Many congratulations to former French at Stirling PhD student Stefanie van de Peer whose edited collection Animation in the Middle Eastwill be out very soon with IB Tauris and promises to be a great new addition to the field of Animation Studies. We’ll be ordering it for Stirling University Library, of course!
And thanks to the group of French at Stirling undergraduates who found the time to go to Graeme High School in Falkirk to talk to pupils there about the opportunities that open up through the study of languages. Our Language Coordinator, Jean-Michel DesJacques, organises our Student Ambassador scheme which, as he says, “relies entirely on the good will of students who, given the opportunity, are keen to share their love for languages. No-one is better placed to reach out to pupils who might never have considered pursuing with a language at school, or who might think that the sole purpose of studying a language is to become a teacher. We are very fortunate at Stirling to have a combination of volunteers that includes people with prolonged experience abroad and even native speakers. This is also the result of good relations and collaboration between the University and local authorities.” This visit to Graeme High follows on from an equally successful visit to Wallace High earlier in the semester and we were particularly pleased to get one of our visiting Erasmus students involved with the December visit.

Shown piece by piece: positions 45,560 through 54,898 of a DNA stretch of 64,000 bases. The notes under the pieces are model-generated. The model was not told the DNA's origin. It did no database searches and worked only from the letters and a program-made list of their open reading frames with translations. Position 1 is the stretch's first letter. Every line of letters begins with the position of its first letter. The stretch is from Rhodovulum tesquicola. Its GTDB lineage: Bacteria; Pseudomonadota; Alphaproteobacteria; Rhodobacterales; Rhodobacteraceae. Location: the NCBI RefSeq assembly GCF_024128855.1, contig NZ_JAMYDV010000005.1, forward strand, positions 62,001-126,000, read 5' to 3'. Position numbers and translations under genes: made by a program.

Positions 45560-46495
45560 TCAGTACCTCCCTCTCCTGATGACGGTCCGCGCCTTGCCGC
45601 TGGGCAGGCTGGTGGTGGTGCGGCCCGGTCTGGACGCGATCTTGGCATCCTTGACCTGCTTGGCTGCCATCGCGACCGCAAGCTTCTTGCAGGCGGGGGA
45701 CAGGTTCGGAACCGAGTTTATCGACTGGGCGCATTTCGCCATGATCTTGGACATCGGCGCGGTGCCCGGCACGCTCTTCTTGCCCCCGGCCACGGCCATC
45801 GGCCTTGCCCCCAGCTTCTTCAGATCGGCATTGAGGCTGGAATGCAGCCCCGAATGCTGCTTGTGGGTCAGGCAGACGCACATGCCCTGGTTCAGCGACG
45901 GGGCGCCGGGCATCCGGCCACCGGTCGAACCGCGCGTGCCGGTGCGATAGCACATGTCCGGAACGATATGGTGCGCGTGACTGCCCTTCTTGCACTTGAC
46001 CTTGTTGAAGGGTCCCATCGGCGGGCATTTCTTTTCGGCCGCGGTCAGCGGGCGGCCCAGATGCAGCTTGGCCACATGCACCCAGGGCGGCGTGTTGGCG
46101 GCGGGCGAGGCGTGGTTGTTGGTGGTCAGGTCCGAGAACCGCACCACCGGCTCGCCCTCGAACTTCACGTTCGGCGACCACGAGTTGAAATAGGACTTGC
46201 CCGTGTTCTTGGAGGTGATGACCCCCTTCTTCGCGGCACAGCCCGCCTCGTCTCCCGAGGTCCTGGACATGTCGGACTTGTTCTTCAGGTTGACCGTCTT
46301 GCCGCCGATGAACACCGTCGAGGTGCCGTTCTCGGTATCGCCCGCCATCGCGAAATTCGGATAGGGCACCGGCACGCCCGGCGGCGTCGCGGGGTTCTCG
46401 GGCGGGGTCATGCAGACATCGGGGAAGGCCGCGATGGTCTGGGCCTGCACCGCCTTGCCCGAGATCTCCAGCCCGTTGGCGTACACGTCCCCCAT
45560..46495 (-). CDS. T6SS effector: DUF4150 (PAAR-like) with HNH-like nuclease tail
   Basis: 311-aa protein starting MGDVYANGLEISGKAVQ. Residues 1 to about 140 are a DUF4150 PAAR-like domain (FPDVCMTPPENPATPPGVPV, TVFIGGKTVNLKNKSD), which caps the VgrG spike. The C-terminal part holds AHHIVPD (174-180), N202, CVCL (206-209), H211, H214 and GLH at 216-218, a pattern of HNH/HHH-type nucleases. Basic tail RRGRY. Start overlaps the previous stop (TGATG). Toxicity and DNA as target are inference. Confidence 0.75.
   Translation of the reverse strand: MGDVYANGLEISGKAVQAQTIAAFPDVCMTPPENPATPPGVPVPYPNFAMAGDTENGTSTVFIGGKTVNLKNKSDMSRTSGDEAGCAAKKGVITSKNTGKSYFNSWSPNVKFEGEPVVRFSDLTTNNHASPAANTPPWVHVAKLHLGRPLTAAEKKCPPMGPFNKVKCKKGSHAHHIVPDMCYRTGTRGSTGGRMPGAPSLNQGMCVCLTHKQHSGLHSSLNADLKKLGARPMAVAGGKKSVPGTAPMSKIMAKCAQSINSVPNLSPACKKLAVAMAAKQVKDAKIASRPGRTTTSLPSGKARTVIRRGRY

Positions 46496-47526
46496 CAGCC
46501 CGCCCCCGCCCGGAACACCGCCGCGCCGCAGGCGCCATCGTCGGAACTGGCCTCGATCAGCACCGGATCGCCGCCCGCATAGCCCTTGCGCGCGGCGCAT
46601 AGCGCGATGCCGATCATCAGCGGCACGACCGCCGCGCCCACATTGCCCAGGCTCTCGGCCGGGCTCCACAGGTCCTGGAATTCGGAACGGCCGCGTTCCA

Thanks also to the colleagues and postgrads who came along to Cristina Johnston and Charlotte Lange’s Study Day on crime fiction earlier in December, and to those who attended the public reading and Q&A the same evening with leading Scottish crime fiction author Craig Russell. The papers presented during the day included one by Cristina Johnston on the hit French crime series Engrenages and a paper by Charlotte Lange on Mexican crime novels, as well as contributions from our colleague in Creative Writing, Liam Bell, talking about Malta as crime scene in his next novel, Creative Writing PhD student Lorna Hill who spoke about invisible victims and Ailsa Peate (University of Liverpool) on Cuban crime fiction. Miriam Owen – a former postgrad on our Publishing Studies programme – was also on hand to screen her short documentary about the Iceland Noir book festival.
Plenty to look forward to in the Spring, too, with a visit from our colleague Lucie Herbreteau from Angers who will be teaching some classes on our final semester core language module while she is in Stirling. And we’re looking forward to welcoming back Bill Marshall after his semester’s research leave which has – most recently – included a plenary on ‘Queering Guyane’ at the ‘Imagining the Guyanas/Across the Disciplines’ conference hosted by the Université Paul Valéry-Montpellier III.
In the meantime, though, the University is about to close for the break and we wish you all de joyeuses fêtes!
As well as heralding the start of a new academic year for our students, September also saw French at Stirling staff giving invited lectures at conferences in Germany and the US.